Brian Eno: Before and After Science [Island, 1978]
To call this album disappointing is to complain that it isn't transcendent. In fact, my objections begin only when he makes transcendence his goal: I don't like the murkiness of the quiet, largely instrumental reflections that take over side two. Dirty sound is functional in loud music, but no matter how much of a "water album" this is, the airy specificity of the Another Green World mix might save music like "Through Hollow Lands" from the appearance of aimlessness. None of which diminishes side one's oblique, charming tour of the popular rhythms of the day, from Phil Collins's discoid-fusion drumming on "No One Receiving" to the dense, deadpan raveup of (find the anagram) "King's Lead Hat." A-

Brian Eno: Music for Films [Antilles, 1978]
Many of these eighteen cuts seem more like fragments than pieces, and although most of them provide subtle melodic or (especially) textural dynamics, the overall effect is a touch too willful in its impressionism for my tastes. Another Green World decelerating, which is a funny thing for movie music to do. Or maybe ECM with hindsight, a/k/a a tape splicer. B+

Brian Eno: Music for Airports [Ambient/PVC, 1979]
Although I'm no frequenter of airports, I've found that these four swatches of modestly "ambient" minimalism have real charms as general-purpose calmatives. But I must also report that they've fared unevenly against specific backgrounds: sex (neutral to arid), baseball (pleasant, otiose), dinner at my parents' (conversation piece), abstract writing (useful but less analgesic than Discreet Music or my David Behrman record). Also, I'm still waiting for "1/1" to resolve the "Three Blind Mice" theme. B

Fourth World Vol. 1: Possible Musics [Editions EG, 1980]
For anybody but an expert (in what, though--anthropological minimalism?), preferences regarding, shall we say, ambient esoteric kitsch are pretty, shall we say, subjective. But I find this piece of cheese the most seductive (and best) thing Eno's put his name on since Another Green World. In addition to trumpeter, auteur, and ethnomusicological gadabout Hassell, the crucial voices belong to Brazilian percussionist Naná Vasconcelos and Senegalese percussionist Aiyb Dieng, but the overall effect is Arab--heard casually at medium distance in Dakar, maybe. You could also call it head music. A

Brian Eno/David Byrne: My Life in the Bush of Ghosts [Sire, 1981]
Something fishy's going on when unassuming swell-heads like these dabblers start releasing their worktapes. As cluttered and undistinguished as the MOR fusion and prog-rock it brings to the mind's ear, this album has none of the songful sweep of Remain in Light or the austere weirdness of Jon Hassell, and the vocal overlays only intensify its feckless aura. C+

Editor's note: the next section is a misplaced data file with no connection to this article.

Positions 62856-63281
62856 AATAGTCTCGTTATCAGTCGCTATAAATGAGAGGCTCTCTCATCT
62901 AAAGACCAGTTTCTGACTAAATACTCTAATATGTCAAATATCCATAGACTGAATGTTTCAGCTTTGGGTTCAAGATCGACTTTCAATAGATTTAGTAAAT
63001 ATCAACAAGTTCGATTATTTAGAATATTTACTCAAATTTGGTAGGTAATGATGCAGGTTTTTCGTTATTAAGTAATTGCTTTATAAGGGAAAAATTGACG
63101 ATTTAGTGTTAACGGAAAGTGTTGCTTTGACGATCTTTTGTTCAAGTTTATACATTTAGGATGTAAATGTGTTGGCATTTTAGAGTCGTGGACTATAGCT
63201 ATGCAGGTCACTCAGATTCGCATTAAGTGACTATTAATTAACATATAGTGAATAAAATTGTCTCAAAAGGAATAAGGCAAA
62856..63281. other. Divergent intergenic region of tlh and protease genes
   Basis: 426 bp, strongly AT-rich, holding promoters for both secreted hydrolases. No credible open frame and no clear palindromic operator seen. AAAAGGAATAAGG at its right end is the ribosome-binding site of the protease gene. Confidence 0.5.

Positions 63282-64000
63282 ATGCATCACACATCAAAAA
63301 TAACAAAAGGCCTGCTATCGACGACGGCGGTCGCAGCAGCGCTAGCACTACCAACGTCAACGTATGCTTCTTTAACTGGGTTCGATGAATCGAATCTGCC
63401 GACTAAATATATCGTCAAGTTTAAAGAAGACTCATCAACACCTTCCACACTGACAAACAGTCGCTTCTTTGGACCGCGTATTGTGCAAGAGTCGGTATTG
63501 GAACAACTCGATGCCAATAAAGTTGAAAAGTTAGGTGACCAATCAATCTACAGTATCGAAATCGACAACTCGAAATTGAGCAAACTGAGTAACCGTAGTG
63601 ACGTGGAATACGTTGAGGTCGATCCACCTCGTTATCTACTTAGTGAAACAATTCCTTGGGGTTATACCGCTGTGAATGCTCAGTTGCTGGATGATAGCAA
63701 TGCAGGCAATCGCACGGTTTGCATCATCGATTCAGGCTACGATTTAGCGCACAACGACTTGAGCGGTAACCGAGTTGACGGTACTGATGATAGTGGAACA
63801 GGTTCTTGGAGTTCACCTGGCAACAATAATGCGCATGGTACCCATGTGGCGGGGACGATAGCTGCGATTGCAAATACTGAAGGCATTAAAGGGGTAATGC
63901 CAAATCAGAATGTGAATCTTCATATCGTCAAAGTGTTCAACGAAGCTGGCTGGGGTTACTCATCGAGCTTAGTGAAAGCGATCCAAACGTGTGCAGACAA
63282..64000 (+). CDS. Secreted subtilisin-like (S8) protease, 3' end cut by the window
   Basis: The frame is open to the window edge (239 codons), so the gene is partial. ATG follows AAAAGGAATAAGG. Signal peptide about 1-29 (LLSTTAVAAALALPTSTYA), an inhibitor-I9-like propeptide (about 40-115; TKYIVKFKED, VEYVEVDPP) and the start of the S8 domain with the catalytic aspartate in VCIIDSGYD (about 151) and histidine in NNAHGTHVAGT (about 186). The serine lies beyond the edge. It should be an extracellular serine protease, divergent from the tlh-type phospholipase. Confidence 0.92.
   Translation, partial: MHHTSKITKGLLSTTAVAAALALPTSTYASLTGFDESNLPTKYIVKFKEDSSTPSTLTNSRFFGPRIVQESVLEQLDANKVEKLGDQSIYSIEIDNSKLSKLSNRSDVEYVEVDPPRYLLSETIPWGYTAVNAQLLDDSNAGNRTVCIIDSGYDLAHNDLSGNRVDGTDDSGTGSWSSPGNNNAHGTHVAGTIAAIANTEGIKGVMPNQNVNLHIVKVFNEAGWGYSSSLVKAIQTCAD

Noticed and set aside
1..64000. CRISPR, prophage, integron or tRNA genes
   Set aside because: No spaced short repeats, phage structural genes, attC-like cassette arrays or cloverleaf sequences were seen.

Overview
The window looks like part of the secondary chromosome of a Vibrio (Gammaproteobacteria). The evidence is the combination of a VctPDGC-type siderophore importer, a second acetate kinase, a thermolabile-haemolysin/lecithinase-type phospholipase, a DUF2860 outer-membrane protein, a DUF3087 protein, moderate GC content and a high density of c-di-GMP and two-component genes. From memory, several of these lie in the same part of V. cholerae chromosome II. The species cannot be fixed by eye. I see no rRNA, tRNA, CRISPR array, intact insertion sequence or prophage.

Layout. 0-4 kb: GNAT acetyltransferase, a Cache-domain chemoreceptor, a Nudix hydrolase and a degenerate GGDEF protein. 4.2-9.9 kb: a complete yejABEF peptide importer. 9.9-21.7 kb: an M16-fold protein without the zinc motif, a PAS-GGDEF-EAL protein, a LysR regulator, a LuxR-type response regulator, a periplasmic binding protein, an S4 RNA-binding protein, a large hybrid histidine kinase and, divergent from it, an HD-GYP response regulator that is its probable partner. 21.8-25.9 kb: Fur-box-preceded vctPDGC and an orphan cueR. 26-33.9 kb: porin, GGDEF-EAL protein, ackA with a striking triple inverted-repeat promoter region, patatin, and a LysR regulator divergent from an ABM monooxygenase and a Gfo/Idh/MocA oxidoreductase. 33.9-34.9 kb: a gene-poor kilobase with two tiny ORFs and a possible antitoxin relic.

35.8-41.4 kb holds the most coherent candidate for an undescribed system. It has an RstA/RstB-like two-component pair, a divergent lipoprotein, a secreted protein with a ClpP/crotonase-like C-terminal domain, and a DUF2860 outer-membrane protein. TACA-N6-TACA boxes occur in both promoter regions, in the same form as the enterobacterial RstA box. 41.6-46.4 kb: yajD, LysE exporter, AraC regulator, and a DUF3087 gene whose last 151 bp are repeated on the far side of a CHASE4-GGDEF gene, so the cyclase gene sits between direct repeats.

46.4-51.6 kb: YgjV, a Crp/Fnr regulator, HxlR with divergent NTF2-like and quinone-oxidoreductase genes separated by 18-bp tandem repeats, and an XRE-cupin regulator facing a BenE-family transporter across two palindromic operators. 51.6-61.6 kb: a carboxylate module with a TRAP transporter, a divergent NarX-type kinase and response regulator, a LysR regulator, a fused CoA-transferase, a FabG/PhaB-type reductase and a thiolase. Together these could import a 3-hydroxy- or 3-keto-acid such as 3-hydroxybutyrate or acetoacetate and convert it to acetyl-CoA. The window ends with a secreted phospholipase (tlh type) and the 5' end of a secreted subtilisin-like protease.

Jon Hassell: Dream Theory in Malaya [Editions EG, 1981]
"Fourth world music: classical by structure, popular by textural appeal, global-minded," explain the notes. The goal is worthy enough, the result basically friendly and weird, just like the year's Eno collaboration. But with Eno ancillary, the textural appeal is artier than necessary, from the muted trumpet stutter of the irritating opening cut to the sequenced fieldtape fragment of the centerpiece to the dust on the needle that conquers all before the finale is finalized. B

Brian Eno: On Land [Editions EG, 1982]
In pulse, movement, and textural detail, this falls somewhere between the static Music for Airports (a bore) and the exotic Jon Hassell collaboration (a trip). Whenever I play it (usually late at night) I experience an undeniable pleasure so mild I'm not sure anyone would want to pay for it. Caveat emptor. B+

Brian Eno: Apollo: Atmospherics & Soundtracks [Editions EG, 1983]
Designed to help a moonshot documentary "present a set of moods," this is ambient Eno at its most accessible--often very pretty, and not without guitar. Still, I expect mood music to sustain a mood, and while as you might expect none of this is unlistenable, some of it is very nearly inaudible, which can be almost as annoying. Left to itself, "Drift" does just that, and "Stars" and "Under Stars" sound like sleep sequences. B

Jon Hassell: Aka/Darbari/Java [Editions EG, 1983]
With much help from Senegalese drummer Abdou Mboup, Hassell fabricates ambient groove music. The rhythms lull rather than motivate, their goal contemplation rather than unconsciousness. On Fourth World Vol. 1, the goal was more like transcendence. B+

Jon Hassell: Power Spot [ECM, 1986]
With the same drummer and keyb man on all seven cuts, this is the composer-trumpeter's strongest and harshest music to date. The trio is basically a rhythm band (keybs play "facsimile bass, percussion, strings, etc."); more than ever, Hassell is a colorist rather than a melodist (much less a soloist). If there's a problem it's that the music's ambient anonymity is compromised by its astringency. But us city folk are so steeped in the shit that we take pleasure in putting background dissonance under quiet control. A-

Brian Eno: More Blank Than Frank [Editions EG, 1986]